The finished nosecone including awsome warfish paint scheme applied by Jason. I had previously painted the sharkskin fade on and the face went over it really well. We had to have bold colors on the head to maintain orientation when piloting from above water.
The sub in a "developemental" pose. Note that the nose is missing and the tail of the sub is at the top. Horizontal thrusters are shown with safety shrouds installed. The propellers were quite dangerous when turning at full speed.
The complete sub.
We had to ballast the submarine to neutral bouyancy, so we used my bathtub. Ballast and balance are two separate and equally important issues.
Our sub had wiring issues at the same time as the A380. It gets complicated pretty quickly. We had six thrusters, each drawing about 3 A for a total peak current of around 18 A. Each thruster set was controlled by an independent waterproof reversible voltage regulator. We found out after purchase and planning that the regulators gave less voltage in reverse. This fact coupled with our propellors forward thrust bias made reverse very weak, especially in the vertical thrusters (so, the upwards direction).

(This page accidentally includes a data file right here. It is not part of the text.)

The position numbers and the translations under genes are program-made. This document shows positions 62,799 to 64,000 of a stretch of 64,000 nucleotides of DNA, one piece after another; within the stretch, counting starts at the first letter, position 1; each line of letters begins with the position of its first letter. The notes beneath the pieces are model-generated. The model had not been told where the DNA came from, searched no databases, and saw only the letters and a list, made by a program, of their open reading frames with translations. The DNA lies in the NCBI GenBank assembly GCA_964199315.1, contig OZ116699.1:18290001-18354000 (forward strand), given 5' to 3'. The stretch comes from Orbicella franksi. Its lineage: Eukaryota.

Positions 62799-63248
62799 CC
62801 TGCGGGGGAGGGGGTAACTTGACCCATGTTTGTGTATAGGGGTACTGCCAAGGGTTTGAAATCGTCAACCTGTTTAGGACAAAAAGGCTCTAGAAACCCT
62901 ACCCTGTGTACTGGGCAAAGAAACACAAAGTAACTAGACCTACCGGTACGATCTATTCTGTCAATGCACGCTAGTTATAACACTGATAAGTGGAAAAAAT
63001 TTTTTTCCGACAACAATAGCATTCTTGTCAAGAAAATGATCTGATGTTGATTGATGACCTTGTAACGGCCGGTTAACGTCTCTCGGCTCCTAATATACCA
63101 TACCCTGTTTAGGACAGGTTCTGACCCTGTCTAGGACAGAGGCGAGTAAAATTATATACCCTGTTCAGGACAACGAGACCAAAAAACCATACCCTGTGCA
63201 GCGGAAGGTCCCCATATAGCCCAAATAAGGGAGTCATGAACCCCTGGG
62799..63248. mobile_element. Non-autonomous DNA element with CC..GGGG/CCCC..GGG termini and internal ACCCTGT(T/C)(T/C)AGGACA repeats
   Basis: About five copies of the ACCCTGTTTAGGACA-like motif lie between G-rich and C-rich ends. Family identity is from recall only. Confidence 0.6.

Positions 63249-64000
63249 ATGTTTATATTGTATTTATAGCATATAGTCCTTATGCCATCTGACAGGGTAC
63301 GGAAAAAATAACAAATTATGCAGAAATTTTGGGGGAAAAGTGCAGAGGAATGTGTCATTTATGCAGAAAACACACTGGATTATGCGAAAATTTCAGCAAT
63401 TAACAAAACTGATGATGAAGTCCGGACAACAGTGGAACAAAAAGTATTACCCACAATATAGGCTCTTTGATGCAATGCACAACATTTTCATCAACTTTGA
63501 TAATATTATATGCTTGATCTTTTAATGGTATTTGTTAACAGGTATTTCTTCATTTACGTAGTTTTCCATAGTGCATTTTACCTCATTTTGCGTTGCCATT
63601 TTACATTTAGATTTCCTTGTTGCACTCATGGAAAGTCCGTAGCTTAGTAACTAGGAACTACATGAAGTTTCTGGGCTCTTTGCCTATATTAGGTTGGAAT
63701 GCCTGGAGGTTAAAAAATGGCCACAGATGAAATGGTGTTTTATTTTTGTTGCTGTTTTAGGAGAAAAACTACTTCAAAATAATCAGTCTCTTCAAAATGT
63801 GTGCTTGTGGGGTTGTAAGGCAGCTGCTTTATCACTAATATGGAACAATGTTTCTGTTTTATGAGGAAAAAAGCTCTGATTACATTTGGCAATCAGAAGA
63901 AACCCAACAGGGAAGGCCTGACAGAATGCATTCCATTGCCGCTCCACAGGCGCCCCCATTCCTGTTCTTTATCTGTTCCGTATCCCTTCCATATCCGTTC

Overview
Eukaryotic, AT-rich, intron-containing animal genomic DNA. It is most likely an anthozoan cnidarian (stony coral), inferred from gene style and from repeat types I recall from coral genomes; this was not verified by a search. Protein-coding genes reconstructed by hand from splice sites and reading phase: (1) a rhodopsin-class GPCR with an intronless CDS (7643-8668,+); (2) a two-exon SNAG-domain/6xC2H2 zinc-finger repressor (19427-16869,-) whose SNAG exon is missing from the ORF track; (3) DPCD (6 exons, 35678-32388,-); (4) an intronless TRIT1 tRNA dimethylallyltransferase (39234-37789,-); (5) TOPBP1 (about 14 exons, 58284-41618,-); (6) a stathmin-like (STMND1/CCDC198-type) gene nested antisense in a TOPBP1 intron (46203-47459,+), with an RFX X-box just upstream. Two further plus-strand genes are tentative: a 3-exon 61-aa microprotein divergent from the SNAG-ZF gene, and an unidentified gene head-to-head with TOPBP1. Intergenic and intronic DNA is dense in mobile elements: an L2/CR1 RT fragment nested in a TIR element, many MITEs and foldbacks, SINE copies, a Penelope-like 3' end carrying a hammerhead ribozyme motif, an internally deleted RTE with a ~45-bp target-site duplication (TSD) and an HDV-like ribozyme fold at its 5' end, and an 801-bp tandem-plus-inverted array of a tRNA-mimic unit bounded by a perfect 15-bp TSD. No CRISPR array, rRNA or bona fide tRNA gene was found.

Our sub in the water, trawling just beneath the surface.
Being acrobatic came a little too easy for our sub. It's an effect called "dolphining" whereby the submarine won't stay level in forward flight causing a tumbling (pitch) instability. They make inline control mixers that correct for it but we didn't anticipate the handling dynamics well enough. We did consider the position of the CG relative to the center of bouyancy and the center of drag, but failed to anticipate this instability.
The ballast tanks were filled prior to operation by inverting the sub to let all the air out of the tanks in the nose and tail. This made the sub neutrally bouyant until the ballast tanks were blown by remote control to lift a payload.
Triage. We had loose electrical connectors which led to all kinds of difficulty. Current would leak throught the highly ionized pool water and they would also come loose. Gven more time, better connectors would have been found.
The sub breaching the surface at high speed. You can see the ripple behind it where it surfaced.
A few of videos of the sub.

Our sub was quite the crowd pleaser and it retired to a podium in the Purdue machine shop. Its internals have been canabalized for future ME senior design projects.